Twitter site destined to flutter to the top
Published: Wednesday, June 22, 2011
Updated: Wednesday, June 22, 2011 14:06
Lately I realized that my world is being delivered in 140 characters or less. The social network Twitter has become an alternate source of news as well as way to inform me of other "less important" updates. Here's a smattering of tweets on my current
update stream: "Woke up and walked
into the front lounge and got handed a beer. My kinda off day. I guess brushing my teeth can wait."
"Must pop brain pimples!"
"It's the strangest thing, but when I'm drunk, I know how to speak Spanish."
Yet after filtering through the inane yet oddly entertaining updates I remembered that Twitter was where I first learned of Osama Bin Laden's death (it would be hard to miss that night on any social network) and Michele Bachmann's plan to run for President (may the stars have mercy on us).
There have also been a few times when a link would come across my update stream and the next morning I would see that same news in the daily News-Press.
Twitter currently still exists mostly to serve a certain niche in my experience, however. For bands and celebrities, Twitter is a rightfully
strong basis for their networking. It allows easy, quick interaction with fans and updates that your followers will eat up no matter how trivial.
Indeed, this was the reason I even bothered signing up for Twitter in the first place: an increasingly large amount of musicians I enjoy were using Twitter to document their travels more than Facebook. In that regard, Twitter has fulfilled its function perfectly. I have never been so in tune with not only trivial updates but also new announcements. As it turns out, it's also a great time sink (second only to Facebook).
According to CBS news, only 8% of Americans use Twitter and 55% of those users link to news stories
in their tweets. However, the majority of them do no link daily and therefore it can be difficult to find users who consistently lead you to news.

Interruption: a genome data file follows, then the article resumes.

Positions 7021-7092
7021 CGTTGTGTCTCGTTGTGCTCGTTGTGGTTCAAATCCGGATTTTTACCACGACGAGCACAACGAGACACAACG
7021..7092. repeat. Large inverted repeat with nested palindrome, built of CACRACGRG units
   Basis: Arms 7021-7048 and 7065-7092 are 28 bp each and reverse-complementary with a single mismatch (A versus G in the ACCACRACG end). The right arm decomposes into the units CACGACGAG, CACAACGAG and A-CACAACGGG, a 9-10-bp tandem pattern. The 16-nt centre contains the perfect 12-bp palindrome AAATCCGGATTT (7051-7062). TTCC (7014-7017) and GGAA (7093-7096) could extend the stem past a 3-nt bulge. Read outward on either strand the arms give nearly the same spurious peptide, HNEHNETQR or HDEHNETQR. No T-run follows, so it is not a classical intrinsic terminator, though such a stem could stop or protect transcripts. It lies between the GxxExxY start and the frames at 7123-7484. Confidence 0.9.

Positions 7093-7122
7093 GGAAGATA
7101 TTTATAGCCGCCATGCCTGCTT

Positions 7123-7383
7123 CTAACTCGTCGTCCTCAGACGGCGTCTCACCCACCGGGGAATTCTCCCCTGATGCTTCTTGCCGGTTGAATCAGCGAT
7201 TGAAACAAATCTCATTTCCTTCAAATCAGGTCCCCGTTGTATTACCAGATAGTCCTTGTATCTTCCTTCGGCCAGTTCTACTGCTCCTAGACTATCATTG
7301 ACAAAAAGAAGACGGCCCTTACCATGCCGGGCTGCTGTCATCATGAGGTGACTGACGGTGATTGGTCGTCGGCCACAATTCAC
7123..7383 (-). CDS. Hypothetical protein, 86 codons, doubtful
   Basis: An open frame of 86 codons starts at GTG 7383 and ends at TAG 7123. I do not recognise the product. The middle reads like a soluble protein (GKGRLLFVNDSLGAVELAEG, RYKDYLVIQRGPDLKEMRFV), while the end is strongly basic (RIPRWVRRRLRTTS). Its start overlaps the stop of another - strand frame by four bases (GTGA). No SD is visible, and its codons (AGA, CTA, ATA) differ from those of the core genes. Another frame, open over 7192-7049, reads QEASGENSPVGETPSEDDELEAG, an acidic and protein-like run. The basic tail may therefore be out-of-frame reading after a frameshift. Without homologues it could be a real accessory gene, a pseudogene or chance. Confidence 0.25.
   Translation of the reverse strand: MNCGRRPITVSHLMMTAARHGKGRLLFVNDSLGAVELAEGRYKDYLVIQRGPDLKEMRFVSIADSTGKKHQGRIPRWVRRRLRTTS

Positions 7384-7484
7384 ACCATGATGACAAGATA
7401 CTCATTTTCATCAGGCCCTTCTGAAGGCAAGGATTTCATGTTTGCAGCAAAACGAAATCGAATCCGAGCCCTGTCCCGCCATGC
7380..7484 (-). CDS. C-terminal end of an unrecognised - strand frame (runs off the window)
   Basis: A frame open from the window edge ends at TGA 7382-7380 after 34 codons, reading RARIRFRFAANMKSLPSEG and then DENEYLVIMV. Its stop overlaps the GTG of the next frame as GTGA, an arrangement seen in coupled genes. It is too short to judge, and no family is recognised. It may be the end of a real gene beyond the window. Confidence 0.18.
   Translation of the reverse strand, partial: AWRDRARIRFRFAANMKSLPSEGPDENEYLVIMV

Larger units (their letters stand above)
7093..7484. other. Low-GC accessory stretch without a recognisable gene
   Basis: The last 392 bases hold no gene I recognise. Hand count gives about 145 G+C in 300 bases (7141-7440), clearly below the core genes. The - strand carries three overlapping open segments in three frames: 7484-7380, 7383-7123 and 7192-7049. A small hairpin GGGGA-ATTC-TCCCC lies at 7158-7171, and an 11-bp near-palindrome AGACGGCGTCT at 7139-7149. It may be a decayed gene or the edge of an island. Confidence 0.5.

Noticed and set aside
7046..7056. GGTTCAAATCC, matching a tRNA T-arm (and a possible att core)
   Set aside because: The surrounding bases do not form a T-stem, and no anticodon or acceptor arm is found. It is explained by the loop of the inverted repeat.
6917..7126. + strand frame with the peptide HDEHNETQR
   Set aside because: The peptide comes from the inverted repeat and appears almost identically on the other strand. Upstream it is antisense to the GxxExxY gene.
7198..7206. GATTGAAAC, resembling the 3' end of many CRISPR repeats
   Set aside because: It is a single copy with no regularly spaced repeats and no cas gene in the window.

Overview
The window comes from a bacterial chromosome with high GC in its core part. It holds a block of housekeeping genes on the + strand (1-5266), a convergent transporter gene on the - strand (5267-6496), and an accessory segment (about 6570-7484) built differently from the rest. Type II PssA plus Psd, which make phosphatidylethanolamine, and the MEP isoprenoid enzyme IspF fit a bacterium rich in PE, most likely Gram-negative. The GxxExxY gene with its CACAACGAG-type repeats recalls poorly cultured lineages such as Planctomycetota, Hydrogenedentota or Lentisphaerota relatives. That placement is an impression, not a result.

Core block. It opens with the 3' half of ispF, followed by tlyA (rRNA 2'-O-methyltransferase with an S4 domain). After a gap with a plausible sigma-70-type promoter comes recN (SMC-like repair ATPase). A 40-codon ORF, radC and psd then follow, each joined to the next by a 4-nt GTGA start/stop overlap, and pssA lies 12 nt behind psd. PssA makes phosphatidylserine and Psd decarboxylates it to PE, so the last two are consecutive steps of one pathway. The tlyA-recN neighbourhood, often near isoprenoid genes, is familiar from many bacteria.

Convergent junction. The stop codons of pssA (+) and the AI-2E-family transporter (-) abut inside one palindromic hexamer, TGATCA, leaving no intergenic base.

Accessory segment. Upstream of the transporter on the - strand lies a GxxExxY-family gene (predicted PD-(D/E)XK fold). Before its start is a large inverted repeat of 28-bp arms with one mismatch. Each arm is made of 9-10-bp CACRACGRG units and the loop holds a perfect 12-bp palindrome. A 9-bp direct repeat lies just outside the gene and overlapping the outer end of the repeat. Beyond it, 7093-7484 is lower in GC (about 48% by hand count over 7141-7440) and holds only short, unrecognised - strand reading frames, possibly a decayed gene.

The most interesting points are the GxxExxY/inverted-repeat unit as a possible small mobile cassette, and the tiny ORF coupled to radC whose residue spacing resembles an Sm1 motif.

As situations like the Egyptian protesters tweeting their situation occurs more frequently, however, the use of Twitter as a news platform will only expand.
The potential for Twitter as a "new age" news platform is the ability to track movement on topics—this is accomplished via the use of a "hashtag," which is a phrase preceded by the "#" character. For example, when searching for #fgcu, I saw the following tweet potential new student made: "I'm in loveeeee with #fgcu yay now I have
to apply and get accepted." How neat.
Hashtags allow information and responses to be easily categorized and therefore creates an innovative way to tracking people's reactions to world events.
"#Osama" was trending the night his death was announced and viewing that string led to countless reactions from users. Some news stations now allow viewers to tweet their reactions to stories and those reactions are read or displayed on air.
Many people haven't clamped down on the service yet due to a lack of interest or understanding and there's nothing wrong with that. Without a desire to uncover the unique utilities Twitter has to offer,
it's nothing more than a cut down version of Facebook. But as a technophile interested in how the internet will shape the way we receive our news, Twitter is a promising new social network.